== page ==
An Unsuspected Property of Natriuretic Peptides: Promotion of Calcium-Dependent Catecholamine Release via Protein Kinase G-Mediated Phosphodiesterase Type 3 Inhibition
Background—Although natriuretic peptides are considered cardioprotective, clinical heart failure trials with recombinant BNP (nesiritide) failed to prove it. Unsuspected proadrenergic effects might oppose the anticipated benefits of natriuretic peptides.
Methods and Results—We investigated whether natriuretic peptides induce catecholamine release in isolated hearts, sympathetic nerve endings (cardiac synaptosomes) and PC12 cells bearing a sympathetic neuron phenotype. Perfusion of isolated guinea pig hearts with BNP elicited a 3-fold increase in norepinephrine release which doubled in ischemia/reperfusion conditions. BNP and ANP also released norepinephrine from cardiac synaptosomes and dopamine from nerve-growth-factor-differentiated PC12 cells in a concentration-dependent manner. These catecholamine-releasing effects were associated with an increase in intracellular calcium, and abolished by blockade of calcium channels and calcium transients, demonstrating a calcium-dependent exocytotic process. Activation of the guanylyl cyclase-cGMP-protein-kinase-G system with nitroprusside or membrane-permeant cGMP analogs mimicked the proexocytotic effect of natriuretic peptides, an action associated with an increase in intracellular cAMP and protein-kinase-A activity. cAMP enhancement resulted from an inhibition of phosphodiesterase-type-3-induced cAMP hydrolysis. Collectively, these findings indicate that, by inhibiting phosphodiesterase-type-3, natriuretic peptides sequentially enhance intracellular cAMP levels, protein-kinase-A activity, intracellular calcium and catecholamine exocytosis.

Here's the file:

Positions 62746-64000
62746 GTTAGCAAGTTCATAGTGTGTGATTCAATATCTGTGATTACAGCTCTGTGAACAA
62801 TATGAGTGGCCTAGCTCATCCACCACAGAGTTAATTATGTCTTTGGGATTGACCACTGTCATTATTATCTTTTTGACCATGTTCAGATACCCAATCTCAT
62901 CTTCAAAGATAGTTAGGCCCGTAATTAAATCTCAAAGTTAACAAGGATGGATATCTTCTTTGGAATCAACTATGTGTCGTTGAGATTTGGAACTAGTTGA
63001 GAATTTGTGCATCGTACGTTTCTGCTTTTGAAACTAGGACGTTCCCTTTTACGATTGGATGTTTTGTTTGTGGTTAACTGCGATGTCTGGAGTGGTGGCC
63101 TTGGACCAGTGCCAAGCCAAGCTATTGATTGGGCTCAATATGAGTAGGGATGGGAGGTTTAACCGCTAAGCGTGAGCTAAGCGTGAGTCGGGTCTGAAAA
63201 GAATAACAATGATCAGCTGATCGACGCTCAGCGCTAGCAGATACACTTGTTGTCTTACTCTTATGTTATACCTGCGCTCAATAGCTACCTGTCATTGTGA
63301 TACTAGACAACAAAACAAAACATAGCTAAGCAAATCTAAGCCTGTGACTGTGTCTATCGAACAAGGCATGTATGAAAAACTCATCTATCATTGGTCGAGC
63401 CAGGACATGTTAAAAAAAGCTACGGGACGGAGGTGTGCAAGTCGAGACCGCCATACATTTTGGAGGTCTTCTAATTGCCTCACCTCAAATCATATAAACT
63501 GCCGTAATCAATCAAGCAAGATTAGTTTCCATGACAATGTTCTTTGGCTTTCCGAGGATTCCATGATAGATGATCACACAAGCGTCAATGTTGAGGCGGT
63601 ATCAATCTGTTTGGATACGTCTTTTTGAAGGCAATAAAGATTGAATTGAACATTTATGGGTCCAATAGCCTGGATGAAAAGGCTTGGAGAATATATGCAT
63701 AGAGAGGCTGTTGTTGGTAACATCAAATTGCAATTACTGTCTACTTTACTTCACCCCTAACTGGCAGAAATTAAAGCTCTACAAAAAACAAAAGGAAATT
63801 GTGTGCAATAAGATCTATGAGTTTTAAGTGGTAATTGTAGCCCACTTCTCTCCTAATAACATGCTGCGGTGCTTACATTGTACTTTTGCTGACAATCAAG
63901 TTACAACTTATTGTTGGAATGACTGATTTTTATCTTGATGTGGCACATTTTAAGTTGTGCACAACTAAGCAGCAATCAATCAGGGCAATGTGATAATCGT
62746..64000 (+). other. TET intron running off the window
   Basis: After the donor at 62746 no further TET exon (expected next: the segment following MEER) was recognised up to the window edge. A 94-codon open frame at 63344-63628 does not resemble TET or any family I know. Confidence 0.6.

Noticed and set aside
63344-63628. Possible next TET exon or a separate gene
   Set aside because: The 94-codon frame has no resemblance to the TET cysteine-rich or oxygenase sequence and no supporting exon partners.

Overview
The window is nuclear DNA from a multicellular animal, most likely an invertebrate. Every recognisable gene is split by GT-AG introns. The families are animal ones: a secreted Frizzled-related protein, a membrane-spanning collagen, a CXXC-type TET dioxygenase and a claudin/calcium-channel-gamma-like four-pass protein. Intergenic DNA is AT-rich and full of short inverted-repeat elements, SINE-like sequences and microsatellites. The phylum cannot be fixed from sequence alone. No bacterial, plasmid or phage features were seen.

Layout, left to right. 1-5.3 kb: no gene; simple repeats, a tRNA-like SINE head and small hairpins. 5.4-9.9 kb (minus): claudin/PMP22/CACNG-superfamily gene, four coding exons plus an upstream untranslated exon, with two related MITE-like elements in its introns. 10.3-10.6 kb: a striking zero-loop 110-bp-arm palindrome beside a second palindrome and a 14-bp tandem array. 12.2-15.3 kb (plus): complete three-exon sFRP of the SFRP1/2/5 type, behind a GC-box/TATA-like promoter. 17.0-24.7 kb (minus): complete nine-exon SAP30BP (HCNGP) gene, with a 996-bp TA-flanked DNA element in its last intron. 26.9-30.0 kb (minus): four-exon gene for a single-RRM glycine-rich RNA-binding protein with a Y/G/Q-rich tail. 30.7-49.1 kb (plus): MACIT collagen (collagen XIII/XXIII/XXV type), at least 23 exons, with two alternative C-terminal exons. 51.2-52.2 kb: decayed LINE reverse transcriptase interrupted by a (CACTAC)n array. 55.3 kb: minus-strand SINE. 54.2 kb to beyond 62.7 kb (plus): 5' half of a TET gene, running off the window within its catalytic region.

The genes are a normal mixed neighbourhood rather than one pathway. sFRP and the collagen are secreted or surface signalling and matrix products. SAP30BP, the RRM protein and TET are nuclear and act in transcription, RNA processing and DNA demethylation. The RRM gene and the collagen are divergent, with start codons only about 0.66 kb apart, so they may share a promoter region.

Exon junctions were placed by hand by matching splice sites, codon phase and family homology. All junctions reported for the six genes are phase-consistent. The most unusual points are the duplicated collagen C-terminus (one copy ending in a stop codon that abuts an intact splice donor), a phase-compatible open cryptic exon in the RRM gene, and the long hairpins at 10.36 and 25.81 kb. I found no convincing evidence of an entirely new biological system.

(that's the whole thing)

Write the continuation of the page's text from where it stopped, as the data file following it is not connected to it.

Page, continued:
Conclusions—Our results show that natriuretic peptides, at concentrations likely to be reached at cardiac sympathetic nerve endings in advanced congestive heart failure, promote norepinephrine release via a protein-kinase-G-induced inhibition of phosphodiesterase-type-3-mediated cAMP hydrolysis. We propose that this proadrenergic action may counteract the beneficial cardiac and hemodynamic effects of natriuretic peptides, and thus explain the ineffectiveness of nesiritide as a cardiac failure medication.
- Received July 28, 2011.
- Accepted December 5, 2011.
- Copyright © 2011, American Heart Association, Inc. All rights reserved. Unauthorized use prohibited